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Kish Watershed History

​How Kish got its name

The valley's official name, Kishacoquillas, was named in 1754, after a Shawnee chief (Chief Kissikahquelas, aka Kishacoquillas). He led the 20 families of the Shawnee village of Ohessen. Kishacoquillas is an Indian term that stands for "the snakes have gone into their dens."

History of Kish

The first known human inhabitants of the region were the Paleo-Indians over 11,000 years ago. They were hunter-gatherers who lived in small bands and were nomadic in nature.

Tribes in Pennsylvania began to develop into distinct groups during the Late Woodland period of approximately 1000A.D. Farming of corn, beans, and squash became well established and the bow and arrow were introduced as new methods for hunting.

The Susquehannock were the most prosperous tribe in central Pennsylvania during the early colonial period, with settlements of up to 3000 people (2). The Juniata Iroquois, also known as the Standing Stone People, additionally inhabited the area with the Susquehannocks (1). The European fur trade became an important source of goods, but also degraded the Native American culture by introducing diseases, and alcohol, land grabbing, and furthering inter-tribal conflicts (2). When the Dutch began giving firearms to the Five Nations of Iroquois in New York, the local Susquehannock and Juniata Iroquois were displaced by the New York Iroquois (1)(2).

The Shawnee occupied the area from 1725 to the late 1750's (1). The valley was officially named in 1754, after a well-respected Shawnee chief (Chief Kissikahquelas, aka Kishacoquillas). Kishacoquillas (meaning, "the snakes have gone into their dens.") led the Shawnee's village of Ohessen, but was most widely regarded for his loyalty and conciliatory efforts in keeping the Shawnees neutral in the pending French and Indian War (1).

At the time of the Albany Purchase in 1754, when most of western Pennsylvania was purchased from the Iroquois League of Six Nations by the colonial government, only a few scattered Indian villages remained (2). This began the period when the first European immigrants populated the area (2)

The Scotch-Irish were the first European immigrants to arrive (1). They are credited with clearing the land, and establishing a systematic scheme of local government, but they moved farther west as more permanent farmers began to appear (1). The first Germans to move to the area were members of the Church of the Brethren (1).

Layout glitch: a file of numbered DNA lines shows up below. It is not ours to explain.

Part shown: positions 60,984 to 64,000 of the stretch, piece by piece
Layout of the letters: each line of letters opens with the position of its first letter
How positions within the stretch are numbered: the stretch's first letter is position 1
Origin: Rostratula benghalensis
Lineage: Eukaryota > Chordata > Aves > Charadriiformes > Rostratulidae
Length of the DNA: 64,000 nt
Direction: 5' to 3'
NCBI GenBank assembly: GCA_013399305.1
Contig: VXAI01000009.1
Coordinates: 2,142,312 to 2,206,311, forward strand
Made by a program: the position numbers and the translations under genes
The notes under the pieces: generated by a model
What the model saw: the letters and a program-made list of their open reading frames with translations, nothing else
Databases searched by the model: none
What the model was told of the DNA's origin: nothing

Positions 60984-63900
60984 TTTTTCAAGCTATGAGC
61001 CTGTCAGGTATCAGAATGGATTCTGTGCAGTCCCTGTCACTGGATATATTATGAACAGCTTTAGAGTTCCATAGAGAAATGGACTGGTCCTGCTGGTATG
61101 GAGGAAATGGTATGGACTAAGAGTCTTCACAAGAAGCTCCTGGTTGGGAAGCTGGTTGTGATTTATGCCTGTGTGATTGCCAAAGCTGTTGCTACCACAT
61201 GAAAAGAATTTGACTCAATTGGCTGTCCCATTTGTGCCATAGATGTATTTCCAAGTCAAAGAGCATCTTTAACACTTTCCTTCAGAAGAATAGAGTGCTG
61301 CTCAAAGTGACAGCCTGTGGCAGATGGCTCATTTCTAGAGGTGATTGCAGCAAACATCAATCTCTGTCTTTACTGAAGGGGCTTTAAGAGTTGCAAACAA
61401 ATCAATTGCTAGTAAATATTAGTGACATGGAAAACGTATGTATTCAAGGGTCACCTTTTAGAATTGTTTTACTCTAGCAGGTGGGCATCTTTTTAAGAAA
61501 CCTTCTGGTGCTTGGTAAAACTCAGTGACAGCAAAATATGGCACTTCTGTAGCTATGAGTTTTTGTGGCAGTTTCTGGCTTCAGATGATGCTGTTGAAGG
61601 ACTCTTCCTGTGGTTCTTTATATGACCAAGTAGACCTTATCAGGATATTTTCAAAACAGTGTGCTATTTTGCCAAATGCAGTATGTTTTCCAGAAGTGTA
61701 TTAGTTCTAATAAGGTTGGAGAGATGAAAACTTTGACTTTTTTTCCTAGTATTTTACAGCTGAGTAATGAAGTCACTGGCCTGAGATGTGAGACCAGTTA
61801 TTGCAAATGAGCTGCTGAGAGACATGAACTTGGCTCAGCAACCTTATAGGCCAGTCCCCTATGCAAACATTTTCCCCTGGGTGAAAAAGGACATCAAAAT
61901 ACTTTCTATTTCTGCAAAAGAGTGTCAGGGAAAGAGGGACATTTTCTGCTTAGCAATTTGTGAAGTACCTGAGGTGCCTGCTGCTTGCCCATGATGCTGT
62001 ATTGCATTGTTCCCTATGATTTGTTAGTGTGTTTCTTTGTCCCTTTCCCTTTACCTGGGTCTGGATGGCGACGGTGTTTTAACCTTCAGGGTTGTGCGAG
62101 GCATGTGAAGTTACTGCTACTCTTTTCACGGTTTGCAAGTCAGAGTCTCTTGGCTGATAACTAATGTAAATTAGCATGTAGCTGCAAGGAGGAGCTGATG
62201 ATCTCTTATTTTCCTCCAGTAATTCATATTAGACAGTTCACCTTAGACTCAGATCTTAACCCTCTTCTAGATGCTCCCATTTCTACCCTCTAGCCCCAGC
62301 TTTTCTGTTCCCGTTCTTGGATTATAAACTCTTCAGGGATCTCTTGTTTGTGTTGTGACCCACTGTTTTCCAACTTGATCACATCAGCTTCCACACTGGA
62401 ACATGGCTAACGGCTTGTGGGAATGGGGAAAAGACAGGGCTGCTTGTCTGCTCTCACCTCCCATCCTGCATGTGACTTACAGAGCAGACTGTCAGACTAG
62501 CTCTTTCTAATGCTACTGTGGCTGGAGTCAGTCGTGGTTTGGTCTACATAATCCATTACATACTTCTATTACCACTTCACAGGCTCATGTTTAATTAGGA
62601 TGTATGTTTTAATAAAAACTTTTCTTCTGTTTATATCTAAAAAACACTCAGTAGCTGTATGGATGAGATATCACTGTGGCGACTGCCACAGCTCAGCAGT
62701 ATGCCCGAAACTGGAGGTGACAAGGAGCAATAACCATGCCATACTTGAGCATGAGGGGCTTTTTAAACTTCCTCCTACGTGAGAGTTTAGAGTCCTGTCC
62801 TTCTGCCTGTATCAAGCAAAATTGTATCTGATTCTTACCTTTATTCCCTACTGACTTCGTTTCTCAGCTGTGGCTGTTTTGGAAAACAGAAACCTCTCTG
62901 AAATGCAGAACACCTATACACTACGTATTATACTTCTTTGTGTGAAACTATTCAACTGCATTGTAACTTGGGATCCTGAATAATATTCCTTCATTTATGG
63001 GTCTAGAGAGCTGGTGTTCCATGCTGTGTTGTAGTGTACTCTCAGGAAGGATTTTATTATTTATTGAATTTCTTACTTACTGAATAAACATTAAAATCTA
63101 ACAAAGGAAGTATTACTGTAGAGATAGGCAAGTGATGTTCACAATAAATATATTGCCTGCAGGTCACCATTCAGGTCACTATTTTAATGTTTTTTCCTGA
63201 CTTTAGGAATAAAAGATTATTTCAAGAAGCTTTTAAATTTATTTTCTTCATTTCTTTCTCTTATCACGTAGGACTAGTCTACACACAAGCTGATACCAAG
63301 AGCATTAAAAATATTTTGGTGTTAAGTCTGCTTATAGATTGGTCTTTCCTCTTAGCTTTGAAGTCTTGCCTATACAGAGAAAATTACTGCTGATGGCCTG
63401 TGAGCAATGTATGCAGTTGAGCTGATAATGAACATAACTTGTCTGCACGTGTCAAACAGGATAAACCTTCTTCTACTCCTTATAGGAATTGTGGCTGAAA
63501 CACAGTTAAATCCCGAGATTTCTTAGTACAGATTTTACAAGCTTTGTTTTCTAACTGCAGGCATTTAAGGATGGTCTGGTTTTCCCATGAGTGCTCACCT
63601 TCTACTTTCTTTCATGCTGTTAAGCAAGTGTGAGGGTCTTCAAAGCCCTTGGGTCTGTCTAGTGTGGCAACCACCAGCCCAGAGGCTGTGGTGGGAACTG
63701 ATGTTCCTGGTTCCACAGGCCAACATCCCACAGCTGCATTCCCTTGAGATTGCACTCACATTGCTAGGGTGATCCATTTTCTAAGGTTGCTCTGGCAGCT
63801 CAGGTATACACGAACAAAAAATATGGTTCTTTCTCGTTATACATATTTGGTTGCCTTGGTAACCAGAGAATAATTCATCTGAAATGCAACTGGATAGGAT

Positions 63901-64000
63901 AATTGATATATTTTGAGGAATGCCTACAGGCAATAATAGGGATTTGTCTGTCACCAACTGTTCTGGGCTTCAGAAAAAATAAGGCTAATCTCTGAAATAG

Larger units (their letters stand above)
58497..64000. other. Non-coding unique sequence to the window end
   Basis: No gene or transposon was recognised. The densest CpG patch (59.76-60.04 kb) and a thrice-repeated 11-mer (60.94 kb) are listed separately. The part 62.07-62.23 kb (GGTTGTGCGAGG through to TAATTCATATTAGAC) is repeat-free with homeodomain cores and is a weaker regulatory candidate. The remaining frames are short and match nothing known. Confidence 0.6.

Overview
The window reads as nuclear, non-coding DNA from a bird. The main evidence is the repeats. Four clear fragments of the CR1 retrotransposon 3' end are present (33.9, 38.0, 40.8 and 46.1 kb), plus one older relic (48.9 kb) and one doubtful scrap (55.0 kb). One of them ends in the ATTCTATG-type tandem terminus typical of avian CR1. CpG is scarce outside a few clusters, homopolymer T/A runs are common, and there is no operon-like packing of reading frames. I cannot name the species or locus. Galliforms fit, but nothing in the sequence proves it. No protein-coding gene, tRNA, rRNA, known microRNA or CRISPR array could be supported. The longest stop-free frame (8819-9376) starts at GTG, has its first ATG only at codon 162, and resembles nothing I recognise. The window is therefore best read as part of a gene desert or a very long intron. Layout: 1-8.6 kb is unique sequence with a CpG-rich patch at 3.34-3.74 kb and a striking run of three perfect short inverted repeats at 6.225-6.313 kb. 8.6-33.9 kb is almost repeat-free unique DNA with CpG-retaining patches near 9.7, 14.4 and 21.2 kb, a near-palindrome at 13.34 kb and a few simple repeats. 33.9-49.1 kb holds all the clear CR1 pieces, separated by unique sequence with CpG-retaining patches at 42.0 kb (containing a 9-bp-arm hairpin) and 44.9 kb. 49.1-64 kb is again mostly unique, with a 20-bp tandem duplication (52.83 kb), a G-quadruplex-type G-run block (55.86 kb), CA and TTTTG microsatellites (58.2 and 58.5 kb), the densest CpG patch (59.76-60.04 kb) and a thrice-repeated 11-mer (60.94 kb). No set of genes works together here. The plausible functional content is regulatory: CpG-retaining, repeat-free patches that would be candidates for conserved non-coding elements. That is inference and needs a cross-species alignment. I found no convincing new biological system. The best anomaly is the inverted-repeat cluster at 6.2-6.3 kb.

Tribes in Pennsylvania began to develop into distinct groups during the Late Woodland period of approximately 1000AD.  Farming for corn, beans, and squash became the main food supply; in addition, there was the introduction of the bow and arrow for hunting.

The Shawnee tribe briefly occupied the area in the late 1600’s; however, the Iroquois due to the area’s excellent hunting eventually pushed them out.  They hunted and fished the grounds in the Big Valley.

The Iroquois inhabited the land following the Shawnee’s until the mid to late 1700’s with sparse, occasional settlements.  The Scotch-Irish reached the area in the 1720’s.  Mifflin County was then established in 1789 by a well educated, politically active, war hero named Thomas Mifflin.


The Amish began to arrive in the early 1790's (1). They found Kishacoquillas Valley, what we now call 'Big Valley', to be rich in soil and limestone that made for very productive farms. The family farm is an important feature of the Amish society, both as a means of income, and as an ideal setting for developing a wholesome way of life (1). Today, these two religious cultures still thrive side-by-side in the county. Big Valley's largest industry is still agriculture, in part because of the large Amish population living there. Farming practices in the area range from the current modern agricultural technologies, to the Amish's practices used since the 18th century.

Three distinct Amish groups can be identified in the valley, the "Old Church" ("Alt Gmay", now called the Byler Church), "Old School" ("Nebraskans"), and the Peachey Church (1). In the local community, these groups are often referred to by the color of their carriage tops. The Byler Church are know as "Yellow-toppers", Nebraskans are know as "White-toppers", and the Peachey Church is know as "Black-toppers" (1). These visible differences represent just a glimpse of the cultural differences of the groups. Though there are differences in the three lifestyles, all have retained an Amish identity.

This identity is based on a deep religious belief system that calls for members to live the life they preach of simplicity, community, peace, and in an ever material world, non-conformity. To a visitor of the valley, one would see this represented by the continued use of horses for transportation and farm work, plain cloths, one-room school houses, lack of electricity to their buildings, the continued use of the German language, hand-crafted items, and the lack of mechanized equipment.

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